Attention deficit/hyperactivity disorder (ADHD) constitutes a neurobehavioral disorder which may potentially adversely affect children’s wellbeing and academic achievement. The onset of symptoms is present prior to 12 years of age, and often the symptoms are evident in the preschool years. In fact, it has been suggested that screening for ADHD symptoms may be initiated as early as four years of age. Preschool children with ADHD have been shown to present with poor pre-academic skills and might be at increased risk for numerous school-related problems, including functional impairment during elementary school years and persistent poor academic performance thereafter. Although preschool years are characterized by rapid cognitive growth, preschoolers with ADHD may present with poorer cognitive and neuropsychological functioning. Due to the early onset of ADHD symptoms, exploring the cognitive correlates of this condition among preschool children is thought to be of notable importance. The aim of the present study was to evaluate any association between ADHD symptoms and cognitive skills among preschool children. A cross-sectional study was conducted among a nationwide random sample of 4,480 preschool children. ADHD symptoms were assessed though interviews with parents and teachers based on DSM-IV-TR criteria. Cognitive skills were assessed through a standardized school readiness test (A' TEST). Among participants, the occurrence of ADHD symptoms was 4.6% (boys/girls: 3.4/1). The presence of ADHD symptoms among children was inversely associated with non-verbal and verbal cognitive skills; specifically, with abstract thinking (aOR 1.97, 95% CI 1.30–3.00), language (2.36, 1.55–3.59), critical reasoning (2.58, 1.84–3.62), visual perception (2.42, 1.38– 4.24), and visual motor skills (2.61, 1.91–3.55). Children with ADHD symptoms were five times as likely to have compromised organizational skills (4.92, 3.04–7.97). Abstract thinking was the least affected domain particularly among boys, while organizational skills were the most affected domain in both sexes, and possibly more among girls. Concluding, the present study confirms that even during preschool years, children with ADHD symptoms are more likely to present with concomitant cognitive difficulties. Thus, screening for the presence of ADHD, as well as cognitive and affective screenings among preschool aged children may facilitate the early detection and determent of the development of cognitive difficulties, and subsequently the early intervention for fostering skills that are amenable to change, such as organizational skills and planning. As a result, the study findings reveal the necessity for the evaluation of pre-academic skills among preschool children with ADHD symptoms in order to mitigate unfavorable academic functioning.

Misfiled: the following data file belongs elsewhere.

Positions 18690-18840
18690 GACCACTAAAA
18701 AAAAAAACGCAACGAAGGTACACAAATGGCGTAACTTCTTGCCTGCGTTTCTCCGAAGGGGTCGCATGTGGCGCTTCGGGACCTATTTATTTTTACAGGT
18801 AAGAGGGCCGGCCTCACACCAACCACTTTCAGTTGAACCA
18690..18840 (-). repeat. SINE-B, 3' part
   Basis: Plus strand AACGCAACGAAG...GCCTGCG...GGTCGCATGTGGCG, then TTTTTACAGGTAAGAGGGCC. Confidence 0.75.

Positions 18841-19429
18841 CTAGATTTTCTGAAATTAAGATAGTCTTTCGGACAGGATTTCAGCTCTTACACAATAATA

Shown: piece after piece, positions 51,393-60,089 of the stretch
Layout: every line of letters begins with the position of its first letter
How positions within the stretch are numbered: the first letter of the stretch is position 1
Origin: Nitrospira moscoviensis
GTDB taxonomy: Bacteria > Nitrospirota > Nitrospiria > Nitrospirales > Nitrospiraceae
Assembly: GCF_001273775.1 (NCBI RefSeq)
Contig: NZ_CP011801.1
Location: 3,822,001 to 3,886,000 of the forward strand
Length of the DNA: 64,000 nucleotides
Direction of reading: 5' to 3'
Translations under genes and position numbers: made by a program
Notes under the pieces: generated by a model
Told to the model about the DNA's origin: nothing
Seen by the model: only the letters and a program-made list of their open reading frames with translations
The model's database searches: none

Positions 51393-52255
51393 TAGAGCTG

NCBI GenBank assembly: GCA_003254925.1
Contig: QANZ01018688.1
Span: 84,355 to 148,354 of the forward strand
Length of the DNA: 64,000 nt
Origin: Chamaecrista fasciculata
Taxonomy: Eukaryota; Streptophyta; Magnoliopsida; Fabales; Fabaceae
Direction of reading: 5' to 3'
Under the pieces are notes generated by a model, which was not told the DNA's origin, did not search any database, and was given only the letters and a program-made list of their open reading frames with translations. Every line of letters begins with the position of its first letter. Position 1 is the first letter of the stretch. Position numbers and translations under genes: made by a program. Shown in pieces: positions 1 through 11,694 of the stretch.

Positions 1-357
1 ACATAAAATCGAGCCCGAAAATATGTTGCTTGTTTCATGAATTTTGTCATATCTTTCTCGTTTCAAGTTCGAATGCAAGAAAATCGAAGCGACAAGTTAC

Key words: Attention Deficit/Hyperactivity Disorder (ADHD), cognitive skills, preschool children.

L. Thomaidis, A. Choleva, M. Janikian, G. Bertou, A. Tsitsika, G. Giannakopoulos, D.C. Anagnostopoulos (page 28) - Full article